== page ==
I don’t feel I need to sell Ireland’s iconic coastlines, as the backdrops of massive movie franchises like Star Wars, Harry Potter, and of course The Game of Thrones, have long beat me to it. Then there is the Wild Atlantic Way which is continually shown as one as the best drives in the world. But Waterford does get a bit of a dud deal in this respect, where it is found on the rugged southern coast of Ireland, and is the cut off county of the hugely popular tourist route on the west. So the coastline doesn’t quite get the same exposure as its neighbours. But this doesn’t mean the coastline is no lesser steeped in natural beauty, and for me Waterford is more like the finish line of the Wild Atlantic Way, and the Cliff House hotel is without a doubt the winning trophy, before the last stretch back to Dublin airport (2h 30min drive). Although for us it just made the ideal escape for Fanfan’s 30th birthday as we travelled down from Belfast, with a short overnight stay in Kilkenny along the way.
Weatherwise we really did get lucky on our stay in February, with blue skies, calm seas and romantic sunsets. Then again I did almost wish for the blistering winds, and wild Atlantic waves crashing on the rugged rocks below. Because miserable weather is much more enjoyable when sipping wine by electric fireplaces (there’s two of them in the room), or while covered in soft bubbles in the standalone bathtub. Which are very rare luxuries along Ireland’s coastlines. In fact I have spent more than half my life along the shores of Ireland (living in Bangor), and you’d be surprised just how hard it is to find a comfortable and relaxed spot to actually enjoy the coastal scenes here. So there really is nowhere quite comparable to the Cliff House Hotel (a planning issue I guess), which is just a masterpiece of architecture perched on the side of a cliff, over rugged coastline, and is a bit like Tony Stark’s mansion or a Bond villain’s lair, only much more friendlier and welcoming.
There is always the Michelin Star option at the ‘House at Cliff House Hotel’. But I am personally apprehensive when it comes to this level of fine dining, in case I don’t like it. “Am I broken?”. Either way there must be a fine line between the restaurants as at the Cliff House Bar and Restaurant the food is just rather fantastic. Although we are more used to the ‘tapas’ style eating in Asia these days, making set menus, and 3-course meals, just a little bit daunting, to the extent where I no longer feel I could finish them (coincidentally the last 3-course meal I remember was 3 years ago for Fanfan’s birthday above the skylines of Bangkok). But if there ever was a time to challenge ourselves, it was here, as the set 3-course menu are just very reasonable prices at 45 Euros (Feb 2018). With the option of pared wines which we forego for bottles. Anyway, the food is as amazing as it looks (below) and the lamb literally fell off the bone when I poked it.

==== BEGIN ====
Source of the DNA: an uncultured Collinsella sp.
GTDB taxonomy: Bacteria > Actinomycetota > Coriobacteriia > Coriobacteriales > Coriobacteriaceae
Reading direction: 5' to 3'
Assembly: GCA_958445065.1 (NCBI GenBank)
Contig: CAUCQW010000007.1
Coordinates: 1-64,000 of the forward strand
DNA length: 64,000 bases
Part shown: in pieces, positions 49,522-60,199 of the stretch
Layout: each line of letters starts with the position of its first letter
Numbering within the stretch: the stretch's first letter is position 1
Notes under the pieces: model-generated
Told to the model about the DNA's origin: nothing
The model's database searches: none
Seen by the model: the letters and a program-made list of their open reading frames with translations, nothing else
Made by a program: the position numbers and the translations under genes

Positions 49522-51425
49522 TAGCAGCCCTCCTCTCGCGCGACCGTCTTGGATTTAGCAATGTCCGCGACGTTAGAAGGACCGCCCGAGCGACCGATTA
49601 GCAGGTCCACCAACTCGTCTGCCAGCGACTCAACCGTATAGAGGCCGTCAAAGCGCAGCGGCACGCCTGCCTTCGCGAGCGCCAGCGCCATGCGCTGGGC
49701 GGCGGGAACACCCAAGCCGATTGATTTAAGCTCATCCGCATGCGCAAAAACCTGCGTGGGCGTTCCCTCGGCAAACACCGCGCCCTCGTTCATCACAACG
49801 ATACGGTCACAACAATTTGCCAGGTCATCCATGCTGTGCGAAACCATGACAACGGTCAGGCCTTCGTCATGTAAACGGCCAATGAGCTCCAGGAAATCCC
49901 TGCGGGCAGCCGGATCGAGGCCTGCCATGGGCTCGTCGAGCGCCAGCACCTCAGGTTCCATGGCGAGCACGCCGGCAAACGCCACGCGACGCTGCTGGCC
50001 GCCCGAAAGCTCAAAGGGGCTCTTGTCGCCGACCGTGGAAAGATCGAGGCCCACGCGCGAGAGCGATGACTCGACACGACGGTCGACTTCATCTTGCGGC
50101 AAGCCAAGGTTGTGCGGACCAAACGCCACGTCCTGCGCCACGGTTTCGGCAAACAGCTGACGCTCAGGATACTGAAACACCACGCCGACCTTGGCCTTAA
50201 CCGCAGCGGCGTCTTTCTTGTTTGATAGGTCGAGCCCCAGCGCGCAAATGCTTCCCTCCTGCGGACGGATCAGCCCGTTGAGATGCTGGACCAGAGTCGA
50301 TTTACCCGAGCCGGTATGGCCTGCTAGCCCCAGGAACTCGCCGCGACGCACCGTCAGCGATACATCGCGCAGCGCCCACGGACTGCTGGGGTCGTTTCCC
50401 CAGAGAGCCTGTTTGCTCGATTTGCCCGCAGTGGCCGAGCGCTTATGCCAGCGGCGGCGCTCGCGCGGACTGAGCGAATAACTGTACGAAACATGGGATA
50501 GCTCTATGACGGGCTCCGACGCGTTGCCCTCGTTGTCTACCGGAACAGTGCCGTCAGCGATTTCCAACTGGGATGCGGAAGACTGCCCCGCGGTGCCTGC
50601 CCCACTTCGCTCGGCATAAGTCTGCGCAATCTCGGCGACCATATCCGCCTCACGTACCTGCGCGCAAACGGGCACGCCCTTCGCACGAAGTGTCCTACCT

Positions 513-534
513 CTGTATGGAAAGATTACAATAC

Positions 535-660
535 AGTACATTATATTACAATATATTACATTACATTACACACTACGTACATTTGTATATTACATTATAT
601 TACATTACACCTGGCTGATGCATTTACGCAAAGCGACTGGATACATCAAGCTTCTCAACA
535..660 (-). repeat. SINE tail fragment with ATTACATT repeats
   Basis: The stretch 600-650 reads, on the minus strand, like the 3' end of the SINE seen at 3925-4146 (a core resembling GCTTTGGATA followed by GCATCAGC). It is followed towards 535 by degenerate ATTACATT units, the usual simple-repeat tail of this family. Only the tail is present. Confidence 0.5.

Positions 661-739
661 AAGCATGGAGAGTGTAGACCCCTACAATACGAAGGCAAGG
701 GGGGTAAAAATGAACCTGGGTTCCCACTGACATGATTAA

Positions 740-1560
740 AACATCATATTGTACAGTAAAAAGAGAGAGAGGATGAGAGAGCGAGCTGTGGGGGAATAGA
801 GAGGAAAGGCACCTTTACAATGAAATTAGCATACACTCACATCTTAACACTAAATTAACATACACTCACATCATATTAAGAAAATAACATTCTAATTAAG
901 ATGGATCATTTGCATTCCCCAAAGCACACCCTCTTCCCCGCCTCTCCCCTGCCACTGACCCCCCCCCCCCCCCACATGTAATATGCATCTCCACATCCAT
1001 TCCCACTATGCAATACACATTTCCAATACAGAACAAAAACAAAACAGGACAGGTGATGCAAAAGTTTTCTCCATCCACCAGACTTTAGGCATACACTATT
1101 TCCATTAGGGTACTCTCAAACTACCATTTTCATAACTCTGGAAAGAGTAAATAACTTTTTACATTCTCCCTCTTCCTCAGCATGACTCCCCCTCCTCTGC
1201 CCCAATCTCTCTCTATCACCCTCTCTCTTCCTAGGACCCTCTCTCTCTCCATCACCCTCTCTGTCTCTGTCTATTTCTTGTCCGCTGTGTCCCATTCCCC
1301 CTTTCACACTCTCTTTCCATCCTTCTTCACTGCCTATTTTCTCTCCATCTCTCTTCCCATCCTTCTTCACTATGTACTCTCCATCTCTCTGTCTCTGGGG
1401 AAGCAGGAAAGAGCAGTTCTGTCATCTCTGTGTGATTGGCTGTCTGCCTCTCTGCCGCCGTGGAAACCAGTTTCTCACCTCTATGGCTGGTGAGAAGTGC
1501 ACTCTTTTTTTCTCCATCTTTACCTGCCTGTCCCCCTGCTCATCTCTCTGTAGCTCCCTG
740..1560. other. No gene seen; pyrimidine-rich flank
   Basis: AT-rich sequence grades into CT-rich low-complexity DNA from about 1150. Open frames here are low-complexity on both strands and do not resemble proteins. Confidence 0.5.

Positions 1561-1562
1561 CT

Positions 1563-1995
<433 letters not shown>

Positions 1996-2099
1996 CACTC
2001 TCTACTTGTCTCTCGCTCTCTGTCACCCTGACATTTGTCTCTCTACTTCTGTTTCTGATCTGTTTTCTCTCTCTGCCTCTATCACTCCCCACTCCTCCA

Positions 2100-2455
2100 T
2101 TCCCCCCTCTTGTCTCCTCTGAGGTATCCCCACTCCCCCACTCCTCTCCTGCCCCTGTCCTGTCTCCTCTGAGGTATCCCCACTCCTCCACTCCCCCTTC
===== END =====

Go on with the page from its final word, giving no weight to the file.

Ups and Downs
I was never quite sure if I was going up, or down, in the hotel, as each floor opened out to different levels of the building, sharing the same fantastic views out to sea. Which begins from the moment you step into the foyer. And I think is a privacy thing, where balconies and views are designed not to overlook each other, and (I think) the restaurants, pools, and spa facilities are found on the near half of the building, away from the residents. And the pool is no doubt one of the highlights of the hotel, as it has a floor to ceiling window perfectly framing the views outside, and we even forced ourselves down early to watch the sunrise from the terrace jacuzzi. For breakfast we then had the option to dine in the guestroom, set on the balcony if you like, but was somewhat desperate to explore the hotel more, after two intense Indian Ristrettos, and an Espresso Forte (in-room Nespresso machines are my new favourite thing), so again we dine with more amazing views out to sea.
Ardmore Cliff Walk
The hotel is actually the start and finish of the Ardmore Cliff Walk, one of the main tourist attractions in the region, and while we didn’t quite complete the 4km walk ourselves (we were making the most of the hotel) the ruins of St. Declan’s Well are little more than a stone’s throw from the front doors. In fact it is where we put the drone up for much of our footage. From St. Declan’s Well, which is also an ancient pilgrimage site (24th July each year), a path then hugs the cliff side coastline along an easy-to-follow route of waymarkers, before looping back round towards the village. Before reaching the coastline again it will pass Ardmore’s Round Tower and 12th Century Cathedral, which is one of the first known Round Towers in Ireland. But in all Ardmore is just a rather cute and compact Irish fishing village with lots of stunning coastal scenery and charm.